Insights | Slavoj Žižek talks about Greece and Syriza

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Slavoj Žižek talking in front of an audience in Hemmerdinger Hall, Silver Center, on April 14, 2015. Picture by Katherine Whittaker

Slavoj Žižek talking in front of an audience in Hemmerdinger Hall, Silver Center, on April 14, 2015. Picture by Katherine Whittaker

It is incredibly difficult to listen to Slavoj Žižek without allowing his personality to obscure what may be utter brilliance and innovative thought on the state of Europe, particularly Greece. He is less instantly recognizable in the Unites States, but in Europe Žižek is the rock-star version of a philosopher. In a talk given at NYU on April 14, Žižek spoke about the importance of Syriza, the left-wing political party represented by Alexis Tsipras that won the 2015 legislative election in Greece.

Immediately, the talk became more about him and his personal diatribes than Greece. Right after he took the podium and promptly corrected a statement made in the introduction that he is no longer asked to contribute to the New York Times and the Guardian, an audience member wearing only a ragged piece of brown cloth around his waist and an animal mask rushed the stage, pushing Žižek out of the way. He spoke into the microphone and, although his words were indecipherable, they were clearly emphatic. The protestor was pulled from the stage, and Žižek moved back to the podium.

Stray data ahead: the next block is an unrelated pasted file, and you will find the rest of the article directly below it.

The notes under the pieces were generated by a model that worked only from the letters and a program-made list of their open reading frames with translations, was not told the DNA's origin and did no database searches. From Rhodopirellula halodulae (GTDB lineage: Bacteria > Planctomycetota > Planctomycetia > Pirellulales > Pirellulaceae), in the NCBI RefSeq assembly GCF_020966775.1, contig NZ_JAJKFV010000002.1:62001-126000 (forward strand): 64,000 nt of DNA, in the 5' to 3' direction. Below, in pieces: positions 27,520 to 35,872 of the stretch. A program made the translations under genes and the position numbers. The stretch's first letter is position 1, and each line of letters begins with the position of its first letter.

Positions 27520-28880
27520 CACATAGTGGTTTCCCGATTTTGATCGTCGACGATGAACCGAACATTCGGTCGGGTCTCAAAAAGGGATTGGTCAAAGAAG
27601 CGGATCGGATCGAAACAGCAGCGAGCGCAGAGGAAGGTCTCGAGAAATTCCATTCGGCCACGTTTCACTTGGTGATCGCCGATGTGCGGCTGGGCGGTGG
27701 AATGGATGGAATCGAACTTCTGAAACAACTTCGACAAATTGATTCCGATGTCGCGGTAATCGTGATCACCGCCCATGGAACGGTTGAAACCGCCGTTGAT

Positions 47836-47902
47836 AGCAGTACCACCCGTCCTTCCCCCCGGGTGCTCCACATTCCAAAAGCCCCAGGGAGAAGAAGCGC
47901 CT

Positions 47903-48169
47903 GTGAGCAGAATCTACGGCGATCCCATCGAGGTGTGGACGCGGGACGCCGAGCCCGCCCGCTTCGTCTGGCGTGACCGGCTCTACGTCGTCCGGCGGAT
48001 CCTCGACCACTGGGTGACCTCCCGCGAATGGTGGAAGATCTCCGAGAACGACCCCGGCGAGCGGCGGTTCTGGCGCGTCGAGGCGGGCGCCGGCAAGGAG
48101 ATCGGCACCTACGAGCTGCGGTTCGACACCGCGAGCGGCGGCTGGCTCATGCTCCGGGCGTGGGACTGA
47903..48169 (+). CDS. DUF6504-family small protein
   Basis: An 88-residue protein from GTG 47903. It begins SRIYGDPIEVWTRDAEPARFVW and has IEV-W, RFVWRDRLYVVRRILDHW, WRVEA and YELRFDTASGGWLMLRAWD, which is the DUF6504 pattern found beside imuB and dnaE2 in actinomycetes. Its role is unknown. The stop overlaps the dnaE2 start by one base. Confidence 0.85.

Perhaps this had surprised him so much that he was unable to move. Or perhaps he was listening, although he said that he did not know what the protestor was saying. In any case, he did not make any moves towards the intruder. But as he regained his composure, he immediately stated that he would like for the man to return so they could engage in some vulgar sexual activity. The audience of the quasi-packed auditorium, for the most part, seemed to find his cursing extremely funny.

This set the tone for a large portion of the rest of his talk, which relied heavily on obscenities and dirty jokes, even using derogatory language to refer to one of the event organizers, which, again, was met with a large degree of laughter by the crowd.